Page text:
Entries in Charities (2)


Fiscal Cliff Deal Leaves Charities’ and NGOs’ Fears Unresolved

Architect of the Capitol(WASHINGTON) -- The fiscal cliff agreement passed late Tuesday night extends some much-needed benefits and tax breaks, but looming spending cuts leave minority and poverty-stricken communities in limbo.

Leaders in the nonprofit community praised the bill’s handling of some aspects like the charitable-giving tax deduction. But in other areas, they said they felt it failed to support them, and by extension, left poverty-stricken Americans who depend on their services in a state of flux.

Though it would have put billions of dollars back in the budget, Congress voted this week to keep the charitable deduction with one change: The deal brings back a limit on how much taxpayers can deduct.

The Limitation on Itemized Deductions, commonly called the "Pease Limitations" after the congressman who created it, was part of the 1986 tax reforms and reduced deductions made by high-income earners. Tuesday’s deal defines that threshold as those making $300,000 or more for couples and $250,000 for unmarried individuals.

But Tim Delaney, president and CEO of the National Council of Nonprofits, called the amount it shaves off wealthy Americans' itemized deductions nothing more than “a haircut.”

“On the whole nonprofits, for the time being, are looking at [keeping the charitable deduction despite the cap] as a disaster averted, because there were proposals to substantially take away charitable giving,” Delaney said.

Maya Wiley, president of the Center for Social Inclusion (an advocacy group focusing on eliminating social inequalities), said the extension of the earned income tax credit was especially important for African-American households, whose real median income had not recovered to pre-recession levels at the beginning of 2012, according to the Census Bureau.

She also praised Congress for extending unemployment benefits.

The unemployment rate for black Americans in November was 13.2 percent, 5.5 points higher than the national average and 6.4 percent more than among whites.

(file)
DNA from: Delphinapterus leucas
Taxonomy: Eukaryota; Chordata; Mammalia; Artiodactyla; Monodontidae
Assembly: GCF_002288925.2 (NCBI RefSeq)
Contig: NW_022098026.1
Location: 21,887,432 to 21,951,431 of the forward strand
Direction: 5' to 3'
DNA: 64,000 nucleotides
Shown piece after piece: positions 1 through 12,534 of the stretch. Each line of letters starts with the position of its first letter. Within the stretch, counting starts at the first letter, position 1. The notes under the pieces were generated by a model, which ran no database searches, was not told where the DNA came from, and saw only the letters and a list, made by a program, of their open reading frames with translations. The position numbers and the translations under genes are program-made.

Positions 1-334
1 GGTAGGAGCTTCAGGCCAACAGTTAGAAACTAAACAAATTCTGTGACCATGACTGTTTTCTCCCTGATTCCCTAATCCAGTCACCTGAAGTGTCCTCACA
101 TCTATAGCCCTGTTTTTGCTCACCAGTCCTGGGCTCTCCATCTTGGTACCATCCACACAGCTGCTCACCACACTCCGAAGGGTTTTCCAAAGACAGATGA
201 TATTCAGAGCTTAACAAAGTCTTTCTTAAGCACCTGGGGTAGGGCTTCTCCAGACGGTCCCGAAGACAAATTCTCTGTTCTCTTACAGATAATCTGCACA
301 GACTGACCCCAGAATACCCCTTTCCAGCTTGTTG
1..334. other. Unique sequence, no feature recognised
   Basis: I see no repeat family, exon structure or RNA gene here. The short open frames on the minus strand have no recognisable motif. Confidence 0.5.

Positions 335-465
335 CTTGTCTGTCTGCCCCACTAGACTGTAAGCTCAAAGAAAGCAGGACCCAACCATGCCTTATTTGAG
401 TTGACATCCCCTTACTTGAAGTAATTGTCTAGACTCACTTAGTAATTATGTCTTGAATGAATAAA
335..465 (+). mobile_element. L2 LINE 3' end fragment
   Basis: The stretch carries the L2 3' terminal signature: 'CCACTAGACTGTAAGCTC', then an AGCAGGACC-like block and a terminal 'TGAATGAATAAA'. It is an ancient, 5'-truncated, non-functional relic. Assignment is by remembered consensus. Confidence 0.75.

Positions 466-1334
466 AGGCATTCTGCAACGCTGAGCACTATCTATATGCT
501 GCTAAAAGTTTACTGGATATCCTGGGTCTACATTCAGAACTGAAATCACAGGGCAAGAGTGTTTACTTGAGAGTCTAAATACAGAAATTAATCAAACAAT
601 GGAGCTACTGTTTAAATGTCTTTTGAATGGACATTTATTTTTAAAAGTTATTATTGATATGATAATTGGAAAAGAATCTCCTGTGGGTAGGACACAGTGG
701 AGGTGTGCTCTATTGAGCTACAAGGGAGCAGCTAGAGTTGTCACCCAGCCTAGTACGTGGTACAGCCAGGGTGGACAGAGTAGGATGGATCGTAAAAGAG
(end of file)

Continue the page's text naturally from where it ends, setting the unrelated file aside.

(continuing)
But overall, Wiley called the deal “a fiscal fiasco” for its failure to address spending cuts that would mean a steep drop in discretionary spending.

Title I, a Department of Education initiative aimed at improving academic achievement in disadvantaged communities, is an example of a program that would face cuts under the sequester, according to Wiley.

Said Wiley, “1.6 million kids will lose funding just from Title I alone.” Of that 1.6 million, Wiley said 1 million are black and Latino. “We haven’t had a sufficient conversation about who really is going to get hurt by that.”

Like a sword of Damocles, these prescribed cuts hang over the heads of charities and NGOs, keeping the nonprofits in a state of instability, not knowing if the local governments who hire them to serve their neediest residents will have the funding necessary to pay for their work two months down the road, according to Delaney.

The members of Congress who voted to put the cuts off until March “seem disconnected with the real work that’s going on in their home states and their districts,” Delaney said.

“The key is for them to recognize how their failure to act has created a dark cloud over the ability of community-based nonprofits to function, that the uncertainty of whether funds will flow to the states and to the local governments to meet their needs is causing consternation and freezing the ability of people to make informed decisions out in the field,” Delaney told ABC News by phone Wednesday.

But Fergus Hodgson, director of fiscal policy studies at the John Locke Foundation (a free-market think tank based in North Carolina), said the struggles experienced by nonprofits is “such a small drop in the ocean” in comparison with what he sees as the real problem at hand: reforming programs like Social Security and Medicare to curb the nation’s growing debt.

“It’s about reforming our future obligations or addressing them,” Hodgson said. “There was absolutely no change to those forms of entitlements, and as we speak those entitlements or the deficits associated with them are just continuing on all the time.”

JD Foster, a tax economist at the conservative Heritage Foundation, blamed President Obama for the lack of entitlement reform in the final bill.

“We had an opportunity to cut spending,” Foster said. “And the president said no.”

There was one thing actors on both sides agreed on: The deal left the country in a state of uncertainty instead of putting Americans’ fears to rest.

Copyright 2013 ABC News Radio


Eliminating Charitable Deduction Would Help Budget, Hurt Charities